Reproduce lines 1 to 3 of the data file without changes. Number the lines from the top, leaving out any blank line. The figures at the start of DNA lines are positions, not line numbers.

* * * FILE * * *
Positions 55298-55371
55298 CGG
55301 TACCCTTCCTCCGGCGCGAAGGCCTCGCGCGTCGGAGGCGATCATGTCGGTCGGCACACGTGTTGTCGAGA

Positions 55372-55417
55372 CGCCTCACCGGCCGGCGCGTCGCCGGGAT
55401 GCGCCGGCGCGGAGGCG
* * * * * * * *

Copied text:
Positions 55298-55371
55298 CGG
55301 TACCCTTCCTCCGGCGCGAAGGCCTCGCGCGTCGGAGGCGATCATGTCGGTCGGCACACGTGTTGTCGAGA